The ultimate race to space has today become an international effort, with private corporations and even celebrities joining the cause. This historic mission will bring together the best of the best in technology, knowledge and craft, and push mankind into the next century. All this is being done using cutting edge technologies to send people into space for a variety of exploratory missions. Many of these endeavors will use space shuttles, while others will use the new technology developed at NASA’s Space Launch System (SLS) and the NASA Future Planet Earth (FLEX).
The International Space Station (ISS) is one such mission. Many space exploration enthusiasts, particularly those who were there for the first-hand fly-past of the space station in November of astronauts Buzz Aldrin and Jim Lovell, have expressed their fondness for a return to the ISS. A number of nations are currently trying to become members of the permanent member club of the ISS, which would entitle them to launch their own space station around the year 2021. Should an agreement be made and accepted by all parties involved then it will be the biggest technological leap in human history, allowing humans to set foot on the moon and perhaps even to do something on Mars.
Although the race to the moon is the ultimate goal for most advocates of space travel, a significant number of those in the aviation and commercial aerospace industries feel that they need a much quicker route to the Red Planet. They believe that a trip to Mars is not only necessary but also very financially viable. This may be because of the fact that the majority of our tax dollars are currently being used to develop the international space race to keep the U.S. focused on the moon, and to develop more efficient aircraft and vehicles for its astronauts. This is why there have been recent efforts to cancel some proposed Constellation programs. For example, a $500 million per year contract to development of an unmanned aerial vehicle was canceled recently by the NASA administrator.
There have also been proposals for a lunar or an unmanned probe to land on the moon to collect samples for possible lunar missions. This seems to be a step in the right direction however, that will not ultimately lead to an actual moon mission. Another option for a mission to the moon is to use the SLS (space vehicle system) that is currently designed for the moon missions. One problem with this system is the cost. It is estimated that it will cost millions of dollars per piece to launch it into orbit and return it safely to earth.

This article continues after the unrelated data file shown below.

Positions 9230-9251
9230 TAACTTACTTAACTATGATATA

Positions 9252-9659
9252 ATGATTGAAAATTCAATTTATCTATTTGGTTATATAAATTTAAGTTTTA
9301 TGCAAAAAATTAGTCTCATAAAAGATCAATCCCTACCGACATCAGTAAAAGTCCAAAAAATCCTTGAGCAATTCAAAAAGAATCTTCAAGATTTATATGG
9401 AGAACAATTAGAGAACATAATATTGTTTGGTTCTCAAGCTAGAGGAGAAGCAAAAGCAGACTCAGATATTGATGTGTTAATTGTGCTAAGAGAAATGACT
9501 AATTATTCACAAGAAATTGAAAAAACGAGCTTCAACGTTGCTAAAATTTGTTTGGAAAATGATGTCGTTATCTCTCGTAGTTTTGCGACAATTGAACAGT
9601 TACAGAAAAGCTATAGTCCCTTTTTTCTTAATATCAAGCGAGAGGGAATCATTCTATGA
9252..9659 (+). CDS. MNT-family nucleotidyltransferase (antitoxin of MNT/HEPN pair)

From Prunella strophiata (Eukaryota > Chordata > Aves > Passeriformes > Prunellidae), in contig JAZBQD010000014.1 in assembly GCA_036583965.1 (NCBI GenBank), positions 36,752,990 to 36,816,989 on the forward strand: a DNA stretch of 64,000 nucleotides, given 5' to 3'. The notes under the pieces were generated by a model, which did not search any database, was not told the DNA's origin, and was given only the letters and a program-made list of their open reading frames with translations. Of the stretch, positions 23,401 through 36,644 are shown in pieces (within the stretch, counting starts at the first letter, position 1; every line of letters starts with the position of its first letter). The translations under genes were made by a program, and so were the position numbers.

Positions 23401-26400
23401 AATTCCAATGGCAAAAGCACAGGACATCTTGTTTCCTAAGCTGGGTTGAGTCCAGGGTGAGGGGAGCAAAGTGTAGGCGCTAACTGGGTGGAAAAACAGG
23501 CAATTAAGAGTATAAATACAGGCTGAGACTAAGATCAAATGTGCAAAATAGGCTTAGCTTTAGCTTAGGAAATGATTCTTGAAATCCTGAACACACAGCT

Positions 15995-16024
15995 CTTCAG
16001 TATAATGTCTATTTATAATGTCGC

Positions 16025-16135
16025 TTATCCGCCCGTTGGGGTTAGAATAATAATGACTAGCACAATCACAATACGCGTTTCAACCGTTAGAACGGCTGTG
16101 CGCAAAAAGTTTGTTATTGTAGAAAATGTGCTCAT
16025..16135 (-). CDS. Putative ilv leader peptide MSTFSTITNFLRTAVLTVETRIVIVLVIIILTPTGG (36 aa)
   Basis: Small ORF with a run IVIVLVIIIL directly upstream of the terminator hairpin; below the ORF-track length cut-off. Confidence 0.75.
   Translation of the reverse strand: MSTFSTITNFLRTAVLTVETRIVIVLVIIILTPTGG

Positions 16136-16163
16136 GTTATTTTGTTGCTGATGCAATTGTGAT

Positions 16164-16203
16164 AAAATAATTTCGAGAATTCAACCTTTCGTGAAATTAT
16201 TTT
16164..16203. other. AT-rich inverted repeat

Some proponents of a journey to the moon or Mars feel that it is a necessary step for the United States to maintain its leadership position in the space industry. The United States is currently one of two countries in the world that has not signed on to join the twenty-first century space race to provide a human voyage to Mars. NASA is managed by a Presidential Administration that has been in office for only a couple of years. Part of the reason for this slow adoption of space technology is the fact that most members of Congress are unwilling to pay for NASA. Part of the problem is that many members of Congress do not really understand all the expensive programs that NASA has to operate in order to get to the moon or Mars.
Many representatives want to see NASA as part of the space race. Rep. John Culberson (R-TX) proposed a bill in July that would attach an unrelated amendment to the National Space Technology and Development Act of 2021 to the authorization of the Jamesaceous Earth Science Program. The Culberson amendment would cut NASA funding for research and development designed to develop private companies that would bid to build and fly their own space tourism systems.
The United States can participate in such a race to the moon, but not without consequences. For example, should it choose not to participate, China and Russia will take over the moon and explore it in a much more aggressive manner. That would mean that China would eventually possess the moon. Russia would also gain access to the moon and would likely do so sooner than later. All this means that our nation would be left in a position of weakness and vulnerability. It also means that the United States would be left in a position of watching the Chinese, Russians, and Russians get the first shot at the moon, while we sit back and watch our competitors get the job done.
Now consider if you will the implications of those things for our nation. If we go into a space race, the other countries that participate will use our assets against us in space, perhaps even bringing our system down. Should we opt not to join that race to the moon, then we would leave open the option of having someone bring our system down from the sky on a launch from the U.S., maybe from Cape Canaveral. That means the United States could be tied up forever, because they have no way to get it back up. As regards the future of space travel, well that’s still up in the air. Nevertheless, it appears that a good argument can be made in favor of joining the race to the moon, rather than not.